So… now you know a bit about the word difference.  This isn’t just a spelling variation or a regionalism.  It truly shows where you stand in terms of preference and allegiance.  I stand with the ‘e’.

Here are a few photos from my journey: the Irish Whiskey Museum, the Cliffs of Moher, the Dingle Peninsula, St. Patrick’s Cathedral Dublin, Ring of Kerry, Galway, Blarney Castle, and Killarney National Park!





Native Speakers as the Language Authority

Language is a living thing… constantly changing and transforming in the face of modern society.  Spanish, unlike English, has an authority or “regulatory body” which monitors the language and works to promote linguistic unity between different Spanish speaking regions: the Real Academia Española (RAE), Royal Spanish Academy in English. The RAE works to ensure a common standard in the language, following its founding charter: “… to ensure the changes that the Spanish language undergoes […] do not break the essential unity it enjoys throughout the Spanish-speaking world.”   Since English has no official regulatory body, some suggest the Queen is that authority or dictionaries like the Oxford English dictionary or the Merriam-Webster dictionary, but in the end, dictionaries are just a collection of words and language is so much more than that.

There are many more countries in the world that speak Spanish compared to English, however, there are many more English speakers in the world as it´s the most common second language to learn and is a lingua franca.  English as a lingua franca (ELF) has emerged as a way to explain communication in English between speakers with different first languages. One in every four English speakers in the world are native speakers, therefore the majority are speaking English as their second language!  Since English doesn´t have this authority like the RAE for Spanish, it will naturally be influenced by many people who speak it as only a second language and not even from just natives.  Singlish is an example: colloquial English spoken in Singapore.  Although English is an official language in Singapore, Singlish is a dialect with unique intonations and grammar stemming from the influence of other languages in the region, such as Malay and Chinese.  It is a regional variation of English–a dialect in other words–but it´s not the same as comparing US and British English as these come from Standard English and are not influenced by other languages in the case of Singlish.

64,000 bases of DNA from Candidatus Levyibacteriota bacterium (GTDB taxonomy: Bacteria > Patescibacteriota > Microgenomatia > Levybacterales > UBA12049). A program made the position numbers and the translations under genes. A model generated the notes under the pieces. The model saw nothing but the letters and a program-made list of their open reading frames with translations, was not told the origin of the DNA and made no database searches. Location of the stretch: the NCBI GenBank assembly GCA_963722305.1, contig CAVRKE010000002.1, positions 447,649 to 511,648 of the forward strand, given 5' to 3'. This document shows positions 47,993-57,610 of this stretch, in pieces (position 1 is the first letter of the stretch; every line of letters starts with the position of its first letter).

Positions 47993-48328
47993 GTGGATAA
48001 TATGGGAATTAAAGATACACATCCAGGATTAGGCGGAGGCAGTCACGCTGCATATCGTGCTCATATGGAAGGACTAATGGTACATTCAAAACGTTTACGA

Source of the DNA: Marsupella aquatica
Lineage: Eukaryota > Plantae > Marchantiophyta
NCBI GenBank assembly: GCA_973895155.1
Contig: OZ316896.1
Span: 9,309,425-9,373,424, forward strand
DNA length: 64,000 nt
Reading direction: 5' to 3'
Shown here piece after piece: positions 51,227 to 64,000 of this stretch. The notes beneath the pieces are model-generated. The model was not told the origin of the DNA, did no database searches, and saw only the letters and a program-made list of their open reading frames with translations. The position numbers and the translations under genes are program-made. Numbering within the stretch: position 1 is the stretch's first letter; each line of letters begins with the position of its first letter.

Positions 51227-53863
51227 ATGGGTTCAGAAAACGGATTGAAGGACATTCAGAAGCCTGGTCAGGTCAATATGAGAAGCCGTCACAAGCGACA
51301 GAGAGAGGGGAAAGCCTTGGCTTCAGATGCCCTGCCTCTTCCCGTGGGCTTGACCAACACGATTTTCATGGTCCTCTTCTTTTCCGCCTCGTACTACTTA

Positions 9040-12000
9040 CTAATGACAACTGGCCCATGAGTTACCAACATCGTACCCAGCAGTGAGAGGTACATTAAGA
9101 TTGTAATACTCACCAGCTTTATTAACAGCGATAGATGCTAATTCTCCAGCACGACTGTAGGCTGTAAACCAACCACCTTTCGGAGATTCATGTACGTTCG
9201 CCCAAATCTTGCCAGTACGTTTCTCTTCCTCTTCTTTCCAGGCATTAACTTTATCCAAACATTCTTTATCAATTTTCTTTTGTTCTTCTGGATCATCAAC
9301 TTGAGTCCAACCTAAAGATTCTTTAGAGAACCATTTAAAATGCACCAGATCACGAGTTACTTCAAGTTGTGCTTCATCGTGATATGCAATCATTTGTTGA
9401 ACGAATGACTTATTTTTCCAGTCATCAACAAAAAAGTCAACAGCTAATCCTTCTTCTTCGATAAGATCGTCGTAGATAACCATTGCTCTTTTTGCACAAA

Despite so many people in the world speaking English at a near native level, it is still the native speakers who are thought to have authority in this according to Barbara Seidlhofer in her article English as a lingua franca.  Seidlhofer says that, “there is still a tendency for native speakers to be regarded as custodians over what is acceptable usage.”  Perhaps the RAE equivalent in English are the native speakers themselves.

Despite RAE´s controls, there is a lot of creativity with new words in Spanish.  I love how you can make a verb for almost anything, like matear (as in to drink mate), boludear (to be/act as a “boludo” in Argentina), and my personal favorite: salpimentar (to salt and pepper your food.)  With the internet and technology, news words are constantly being added to the English vocabulary, and English has its own way of creating new words, such as by combining two ideas and/or concepts (like in the examples below) or to make a verb from a noun for the action, such as “to google.”  The following is a summary of some brilliant new terms that really reflect culture in the United States and/or in English speaking countries.  Some made me laugh a bit too!  For a full list of terms from the original article “25 brilliant words to add to your vocabulary”, go here.

afterclap askhole beerboarding cellfish chairdrobe chiptease destinesia dudevorce hiberdating internest nonversation textpectation

I have been back in the United States for about four months, and I can´t say that I have heard any of the following terms used, but I wouldn´t be surprised if I started hearing them, or if they are already used.  Who hasn´t bought a bag of chips and in the end it´s more air than chips?  And “chairdrobe” is great for me, as I have done this my entire life!

These terms are definitely better understood by native speakers, as they join together two words or two ideas to describe a new phenomena, which may not even exist in the same way in a different culture.  Furthermore, these words aren´t “real words” (yet) that one can find in a dictionary.  They are reflections of culture influencing language to create new words for new activities. New words come from new ways of life, and again, language is always changing and evolving, just like life around us.

Exactly this, another way to think about things!

another perspective

Connecting meditation and language learning